Drem son of Dremidydd (who from Kelli Wig in Cornwall could see a gnat rise with the sun at Penn Blathaon in Scotland)…Gwrvan Shaggy Hair…Erwm the Tall and Atrwm the Tall (the day they came to a feast they would seize three cantrevs for their wants and they would eat until noon and drink until night; when they went to sleep they would devour the heads of insects out of hunger, as if they had never eaten; when they went to a feast they left neither fat nor lean, hot nor cold, pure nor fresh, green nor salted)…Gwrhyr Interpreter of Languages, who knew all tongues, Kethtrwm the Priest, Clust son of Clustveinydd (were he buried seven fathoms in the earth he would hear an ant stirring from its bed in the morning fifty miles away), Gwiawn Cat Eye (who could cut a corner from a gnat’s eye without harming the eye)…

And my favourite of them all:

Gwevyl son of Gwastad (when he was sad he would let one lip droop to his navel and raise the other until it was a hood over his head).

These are so inventive and so funny; the cumulative effect makes it even more amusing and is best read in full. What is funnier still is that when Culhwch has finished the list of warriors Arthur replies that he knows nothing of Olwen. He promises to discover where she lives but this takes over a year. Eventually Culhwch reaches Ysbaddaden’s castle and Culhwch can ask for Olwen’s hand in marriage. Ysbaddaden agrees but lists off a catalogue of increasingly difficult, sometimes silly and sometimes impossible tasks in an attempt to deter Culhwch; his attempts to thwart Culwhch are no doubt due to the fact that it has been foretold that Ysbaddaden will die when Olwen marries. Here are a couple of examples together with Culhwch’s replies:

‘…I must untangle my beard before I can shave it, and it will never straighten out until you get the blood of the Black Hag, daughter of the White Hag, from the headland of the Valley of Distress in the highlands of Hell.’ ‘It will be easy for me to get that, though you think otherwise.’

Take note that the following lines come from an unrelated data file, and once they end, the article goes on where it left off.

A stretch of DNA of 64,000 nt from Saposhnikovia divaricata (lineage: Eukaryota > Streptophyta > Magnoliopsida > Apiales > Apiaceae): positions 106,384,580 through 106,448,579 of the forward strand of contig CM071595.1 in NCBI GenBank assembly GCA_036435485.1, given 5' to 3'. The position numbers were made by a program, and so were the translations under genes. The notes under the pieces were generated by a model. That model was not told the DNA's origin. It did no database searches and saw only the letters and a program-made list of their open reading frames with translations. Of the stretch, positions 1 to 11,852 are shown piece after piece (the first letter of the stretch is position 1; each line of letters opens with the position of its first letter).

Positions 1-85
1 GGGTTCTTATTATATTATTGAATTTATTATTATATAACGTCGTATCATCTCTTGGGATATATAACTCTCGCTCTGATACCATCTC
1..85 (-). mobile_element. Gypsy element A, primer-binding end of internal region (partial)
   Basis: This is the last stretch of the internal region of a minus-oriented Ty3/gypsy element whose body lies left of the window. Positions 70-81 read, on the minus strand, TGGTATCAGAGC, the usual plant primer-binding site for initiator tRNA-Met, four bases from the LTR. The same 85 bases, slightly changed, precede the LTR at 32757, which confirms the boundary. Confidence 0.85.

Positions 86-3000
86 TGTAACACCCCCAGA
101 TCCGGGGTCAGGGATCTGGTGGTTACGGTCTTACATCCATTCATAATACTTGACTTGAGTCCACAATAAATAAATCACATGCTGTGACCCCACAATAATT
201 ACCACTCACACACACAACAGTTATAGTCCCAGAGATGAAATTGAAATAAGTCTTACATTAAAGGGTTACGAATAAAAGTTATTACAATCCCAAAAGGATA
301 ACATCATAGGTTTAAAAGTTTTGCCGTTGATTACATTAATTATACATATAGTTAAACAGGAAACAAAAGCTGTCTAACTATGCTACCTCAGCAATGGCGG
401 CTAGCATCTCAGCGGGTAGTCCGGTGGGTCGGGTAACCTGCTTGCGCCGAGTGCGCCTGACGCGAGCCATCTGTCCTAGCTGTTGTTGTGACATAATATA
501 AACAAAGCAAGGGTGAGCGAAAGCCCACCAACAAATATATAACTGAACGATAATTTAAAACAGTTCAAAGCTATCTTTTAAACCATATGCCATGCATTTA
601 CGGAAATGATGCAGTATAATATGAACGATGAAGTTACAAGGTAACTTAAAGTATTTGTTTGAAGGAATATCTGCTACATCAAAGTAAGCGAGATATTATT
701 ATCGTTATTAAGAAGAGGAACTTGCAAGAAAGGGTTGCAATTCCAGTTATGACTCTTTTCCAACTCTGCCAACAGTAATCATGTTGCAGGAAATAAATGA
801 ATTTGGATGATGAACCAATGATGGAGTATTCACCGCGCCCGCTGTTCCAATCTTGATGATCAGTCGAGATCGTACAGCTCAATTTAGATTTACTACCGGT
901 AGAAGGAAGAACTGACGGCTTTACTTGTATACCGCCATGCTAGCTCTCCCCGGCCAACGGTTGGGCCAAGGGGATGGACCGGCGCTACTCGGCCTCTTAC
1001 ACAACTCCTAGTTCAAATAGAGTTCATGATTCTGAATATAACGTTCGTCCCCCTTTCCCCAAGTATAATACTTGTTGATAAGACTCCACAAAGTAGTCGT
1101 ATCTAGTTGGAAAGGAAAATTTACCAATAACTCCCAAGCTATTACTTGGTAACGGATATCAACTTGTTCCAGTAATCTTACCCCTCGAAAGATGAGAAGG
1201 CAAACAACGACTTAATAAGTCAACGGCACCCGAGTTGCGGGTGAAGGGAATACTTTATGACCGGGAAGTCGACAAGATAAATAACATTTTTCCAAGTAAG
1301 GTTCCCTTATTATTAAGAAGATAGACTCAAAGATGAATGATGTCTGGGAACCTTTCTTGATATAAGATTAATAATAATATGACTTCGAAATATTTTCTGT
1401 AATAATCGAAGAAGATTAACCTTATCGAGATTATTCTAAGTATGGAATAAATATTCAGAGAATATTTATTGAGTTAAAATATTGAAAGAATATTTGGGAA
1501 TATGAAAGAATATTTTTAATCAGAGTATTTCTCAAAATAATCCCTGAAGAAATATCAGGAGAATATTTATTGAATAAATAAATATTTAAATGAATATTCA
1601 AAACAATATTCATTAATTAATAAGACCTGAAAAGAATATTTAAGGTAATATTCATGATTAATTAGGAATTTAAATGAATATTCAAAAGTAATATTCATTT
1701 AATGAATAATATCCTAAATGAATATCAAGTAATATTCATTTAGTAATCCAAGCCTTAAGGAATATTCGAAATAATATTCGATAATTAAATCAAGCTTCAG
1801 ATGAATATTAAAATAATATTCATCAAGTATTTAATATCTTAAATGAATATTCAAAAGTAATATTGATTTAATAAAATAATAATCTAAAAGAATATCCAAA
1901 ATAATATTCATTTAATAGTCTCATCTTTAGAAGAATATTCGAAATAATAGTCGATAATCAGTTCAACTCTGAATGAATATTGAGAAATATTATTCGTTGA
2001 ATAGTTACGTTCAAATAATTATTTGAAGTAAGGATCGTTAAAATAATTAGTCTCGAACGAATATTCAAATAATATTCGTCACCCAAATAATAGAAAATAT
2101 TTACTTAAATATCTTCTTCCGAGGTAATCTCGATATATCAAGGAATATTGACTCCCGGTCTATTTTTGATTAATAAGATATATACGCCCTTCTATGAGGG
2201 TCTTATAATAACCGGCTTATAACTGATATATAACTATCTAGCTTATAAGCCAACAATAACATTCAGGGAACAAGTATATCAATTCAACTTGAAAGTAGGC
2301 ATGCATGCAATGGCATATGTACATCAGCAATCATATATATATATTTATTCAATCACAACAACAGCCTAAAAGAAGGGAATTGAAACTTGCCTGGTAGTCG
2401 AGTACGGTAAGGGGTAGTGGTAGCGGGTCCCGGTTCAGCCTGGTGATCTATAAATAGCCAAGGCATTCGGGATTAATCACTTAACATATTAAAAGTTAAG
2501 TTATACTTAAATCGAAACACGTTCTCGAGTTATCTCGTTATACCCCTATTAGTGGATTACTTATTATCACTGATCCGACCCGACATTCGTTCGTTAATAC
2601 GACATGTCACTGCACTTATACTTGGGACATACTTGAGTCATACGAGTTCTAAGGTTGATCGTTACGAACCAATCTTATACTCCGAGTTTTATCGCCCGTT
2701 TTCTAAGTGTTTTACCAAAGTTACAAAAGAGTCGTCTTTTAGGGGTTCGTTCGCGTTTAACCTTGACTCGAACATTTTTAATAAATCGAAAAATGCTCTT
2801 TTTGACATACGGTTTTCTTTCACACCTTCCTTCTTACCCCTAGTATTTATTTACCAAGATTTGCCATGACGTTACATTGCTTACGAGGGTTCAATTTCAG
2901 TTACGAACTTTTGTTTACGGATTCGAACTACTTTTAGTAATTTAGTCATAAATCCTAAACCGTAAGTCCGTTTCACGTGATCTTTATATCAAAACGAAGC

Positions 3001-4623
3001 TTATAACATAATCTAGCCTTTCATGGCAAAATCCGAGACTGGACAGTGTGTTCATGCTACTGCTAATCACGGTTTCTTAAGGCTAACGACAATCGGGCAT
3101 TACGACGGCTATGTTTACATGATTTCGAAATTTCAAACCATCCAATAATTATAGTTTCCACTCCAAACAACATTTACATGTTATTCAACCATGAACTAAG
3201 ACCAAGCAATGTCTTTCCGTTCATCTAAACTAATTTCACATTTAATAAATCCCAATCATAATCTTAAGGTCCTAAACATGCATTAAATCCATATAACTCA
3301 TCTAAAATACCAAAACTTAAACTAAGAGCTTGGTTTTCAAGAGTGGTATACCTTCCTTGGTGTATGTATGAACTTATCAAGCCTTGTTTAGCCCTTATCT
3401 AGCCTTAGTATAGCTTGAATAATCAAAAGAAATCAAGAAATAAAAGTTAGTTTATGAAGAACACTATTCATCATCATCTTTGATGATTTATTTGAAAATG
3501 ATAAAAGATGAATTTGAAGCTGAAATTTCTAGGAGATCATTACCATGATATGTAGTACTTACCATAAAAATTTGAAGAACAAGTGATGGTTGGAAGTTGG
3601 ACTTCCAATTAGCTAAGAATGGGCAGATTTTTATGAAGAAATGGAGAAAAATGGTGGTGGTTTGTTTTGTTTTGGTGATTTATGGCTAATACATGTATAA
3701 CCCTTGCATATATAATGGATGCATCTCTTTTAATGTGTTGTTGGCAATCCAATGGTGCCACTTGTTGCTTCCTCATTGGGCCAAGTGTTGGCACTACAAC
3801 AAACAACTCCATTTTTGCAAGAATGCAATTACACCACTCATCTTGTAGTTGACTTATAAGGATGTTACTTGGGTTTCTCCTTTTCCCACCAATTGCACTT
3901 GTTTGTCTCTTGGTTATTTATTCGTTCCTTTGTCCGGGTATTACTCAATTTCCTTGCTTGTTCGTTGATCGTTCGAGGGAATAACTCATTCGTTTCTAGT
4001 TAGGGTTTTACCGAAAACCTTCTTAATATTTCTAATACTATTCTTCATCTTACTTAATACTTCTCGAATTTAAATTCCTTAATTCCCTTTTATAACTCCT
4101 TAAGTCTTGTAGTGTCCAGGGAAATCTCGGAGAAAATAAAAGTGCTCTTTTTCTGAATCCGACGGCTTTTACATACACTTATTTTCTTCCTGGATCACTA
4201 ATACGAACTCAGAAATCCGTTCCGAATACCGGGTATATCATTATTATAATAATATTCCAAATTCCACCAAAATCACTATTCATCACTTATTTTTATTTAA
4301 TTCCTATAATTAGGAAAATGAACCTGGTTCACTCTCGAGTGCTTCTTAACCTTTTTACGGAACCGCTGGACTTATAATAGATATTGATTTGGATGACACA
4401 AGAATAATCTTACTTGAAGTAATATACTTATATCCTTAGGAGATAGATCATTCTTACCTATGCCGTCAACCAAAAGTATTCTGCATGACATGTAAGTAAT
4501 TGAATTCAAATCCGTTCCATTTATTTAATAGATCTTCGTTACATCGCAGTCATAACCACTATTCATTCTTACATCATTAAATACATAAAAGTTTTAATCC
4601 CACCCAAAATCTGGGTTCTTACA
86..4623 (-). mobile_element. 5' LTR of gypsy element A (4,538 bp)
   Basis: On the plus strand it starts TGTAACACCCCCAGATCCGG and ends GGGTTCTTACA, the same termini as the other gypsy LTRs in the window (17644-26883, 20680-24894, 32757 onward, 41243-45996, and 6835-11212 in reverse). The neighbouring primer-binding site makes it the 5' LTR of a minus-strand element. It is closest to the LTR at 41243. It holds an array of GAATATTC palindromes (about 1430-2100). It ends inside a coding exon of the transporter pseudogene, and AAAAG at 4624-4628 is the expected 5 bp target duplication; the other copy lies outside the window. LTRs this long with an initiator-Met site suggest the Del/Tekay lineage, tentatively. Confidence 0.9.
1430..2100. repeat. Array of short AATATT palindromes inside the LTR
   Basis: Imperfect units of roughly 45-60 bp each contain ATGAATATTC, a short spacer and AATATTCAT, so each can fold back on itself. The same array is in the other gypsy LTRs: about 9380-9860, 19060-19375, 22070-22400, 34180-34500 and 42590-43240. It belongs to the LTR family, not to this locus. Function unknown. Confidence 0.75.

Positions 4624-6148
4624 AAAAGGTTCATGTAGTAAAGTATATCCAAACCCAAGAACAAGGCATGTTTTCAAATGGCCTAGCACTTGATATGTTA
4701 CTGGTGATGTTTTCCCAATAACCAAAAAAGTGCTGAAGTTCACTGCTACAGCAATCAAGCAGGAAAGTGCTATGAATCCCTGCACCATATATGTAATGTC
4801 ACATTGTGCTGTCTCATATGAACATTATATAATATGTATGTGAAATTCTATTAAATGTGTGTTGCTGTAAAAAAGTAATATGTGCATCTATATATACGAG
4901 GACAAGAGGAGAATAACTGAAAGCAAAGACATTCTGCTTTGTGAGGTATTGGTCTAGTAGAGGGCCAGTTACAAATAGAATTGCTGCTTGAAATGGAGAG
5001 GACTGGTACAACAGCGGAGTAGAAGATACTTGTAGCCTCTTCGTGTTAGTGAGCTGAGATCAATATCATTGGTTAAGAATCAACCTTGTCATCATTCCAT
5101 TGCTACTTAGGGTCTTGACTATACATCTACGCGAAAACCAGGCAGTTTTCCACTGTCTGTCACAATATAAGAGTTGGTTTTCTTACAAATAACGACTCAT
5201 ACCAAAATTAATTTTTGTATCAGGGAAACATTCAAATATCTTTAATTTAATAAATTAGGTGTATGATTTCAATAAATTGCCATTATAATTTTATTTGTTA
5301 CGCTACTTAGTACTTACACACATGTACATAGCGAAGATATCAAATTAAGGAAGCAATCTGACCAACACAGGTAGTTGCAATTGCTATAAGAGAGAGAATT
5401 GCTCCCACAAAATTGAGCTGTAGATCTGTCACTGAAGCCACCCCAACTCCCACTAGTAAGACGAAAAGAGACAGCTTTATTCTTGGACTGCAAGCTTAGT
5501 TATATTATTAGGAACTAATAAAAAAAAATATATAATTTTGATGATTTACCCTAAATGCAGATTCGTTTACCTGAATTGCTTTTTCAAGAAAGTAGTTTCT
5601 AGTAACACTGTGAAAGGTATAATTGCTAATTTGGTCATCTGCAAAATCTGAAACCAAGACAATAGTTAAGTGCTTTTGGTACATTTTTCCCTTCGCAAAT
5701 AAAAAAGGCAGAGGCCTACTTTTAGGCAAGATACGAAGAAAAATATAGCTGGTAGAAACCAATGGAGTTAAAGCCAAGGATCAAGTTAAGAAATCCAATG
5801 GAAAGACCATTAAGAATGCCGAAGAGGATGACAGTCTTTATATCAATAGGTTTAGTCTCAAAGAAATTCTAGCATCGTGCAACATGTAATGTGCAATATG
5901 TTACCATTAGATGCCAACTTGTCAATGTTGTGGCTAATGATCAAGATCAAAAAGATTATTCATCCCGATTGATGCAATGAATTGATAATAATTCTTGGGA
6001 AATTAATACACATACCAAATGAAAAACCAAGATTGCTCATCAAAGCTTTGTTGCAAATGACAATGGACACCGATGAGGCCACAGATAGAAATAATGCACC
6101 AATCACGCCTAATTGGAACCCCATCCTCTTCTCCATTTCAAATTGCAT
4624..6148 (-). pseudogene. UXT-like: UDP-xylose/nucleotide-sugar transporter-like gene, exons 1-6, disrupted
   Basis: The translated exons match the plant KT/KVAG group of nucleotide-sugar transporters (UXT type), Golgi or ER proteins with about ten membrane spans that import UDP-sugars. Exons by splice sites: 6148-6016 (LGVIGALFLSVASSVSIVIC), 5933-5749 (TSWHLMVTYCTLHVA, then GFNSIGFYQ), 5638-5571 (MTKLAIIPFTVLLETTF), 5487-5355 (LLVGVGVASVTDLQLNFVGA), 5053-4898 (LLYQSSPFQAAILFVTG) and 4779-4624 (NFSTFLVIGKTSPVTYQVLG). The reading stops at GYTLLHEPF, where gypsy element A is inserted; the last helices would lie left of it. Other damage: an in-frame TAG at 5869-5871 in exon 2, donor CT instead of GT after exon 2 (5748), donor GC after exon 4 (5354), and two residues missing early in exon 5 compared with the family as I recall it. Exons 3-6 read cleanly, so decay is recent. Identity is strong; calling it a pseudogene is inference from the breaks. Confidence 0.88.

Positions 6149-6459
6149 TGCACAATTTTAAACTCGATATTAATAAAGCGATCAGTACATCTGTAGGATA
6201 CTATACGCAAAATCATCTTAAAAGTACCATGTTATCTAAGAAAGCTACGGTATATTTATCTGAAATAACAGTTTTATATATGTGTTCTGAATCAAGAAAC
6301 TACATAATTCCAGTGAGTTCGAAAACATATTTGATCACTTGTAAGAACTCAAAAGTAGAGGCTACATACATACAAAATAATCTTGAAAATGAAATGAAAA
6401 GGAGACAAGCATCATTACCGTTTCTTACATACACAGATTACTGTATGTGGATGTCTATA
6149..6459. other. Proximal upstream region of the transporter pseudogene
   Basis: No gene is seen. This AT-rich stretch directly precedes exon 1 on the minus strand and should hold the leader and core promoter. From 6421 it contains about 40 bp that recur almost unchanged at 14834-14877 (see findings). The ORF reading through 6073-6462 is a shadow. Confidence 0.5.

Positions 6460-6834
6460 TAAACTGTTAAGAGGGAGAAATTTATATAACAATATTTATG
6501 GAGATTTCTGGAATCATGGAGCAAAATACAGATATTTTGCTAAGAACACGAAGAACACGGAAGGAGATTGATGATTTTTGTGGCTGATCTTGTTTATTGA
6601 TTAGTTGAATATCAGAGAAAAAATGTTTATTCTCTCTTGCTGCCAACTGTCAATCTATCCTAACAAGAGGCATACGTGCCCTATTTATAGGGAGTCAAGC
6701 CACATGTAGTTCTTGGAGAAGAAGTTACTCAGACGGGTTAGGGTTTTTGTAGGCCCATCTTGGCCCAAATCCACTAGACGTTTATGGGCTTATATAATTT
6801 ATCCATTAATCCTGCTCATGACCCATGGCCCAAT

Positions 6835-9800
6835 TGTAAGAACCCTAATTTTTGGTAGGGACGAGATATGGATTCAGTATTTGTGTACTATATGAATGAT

‘Though you get that, there are things you will not get. The blood you get will not be effective unless you get it while it is still warm, and no vessel anywhere will keep liquid warm save the bottles of Gwydolwyn the Dwarf: these retain the heat of what is poured in the east until one reaches the west. He will not give them to you of his own will, nor can you compel him.’ ‘It will be easy for me to get that, though you think otherwise.’

Culhwch then sets off on a series of adventures in Britain and Ireland which are largely unrelated to those set by Ysbaddaden. But don’t worry, there is a happy ending as Culhwch and Olwen marry and Ysbaddaden ends up with his head on a stake.

I read this as part of Paula’s Wales Readathon 2019 (aka Dewithon) at Book Jotter.

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12 Comments

Filed under Anon, Fiction

12 responses to “‘The Mabinogion: How Culhwch Won Olwen’ (Dewithon19)

  1. A superb post, Jonathan – and all the more fascinating for focusing on a single tale. Thank you so much.

    Liked by 1 person

    • Jonathan

      I did think about just having the nine-page list but on reflection thought it might be a bit too much for readers.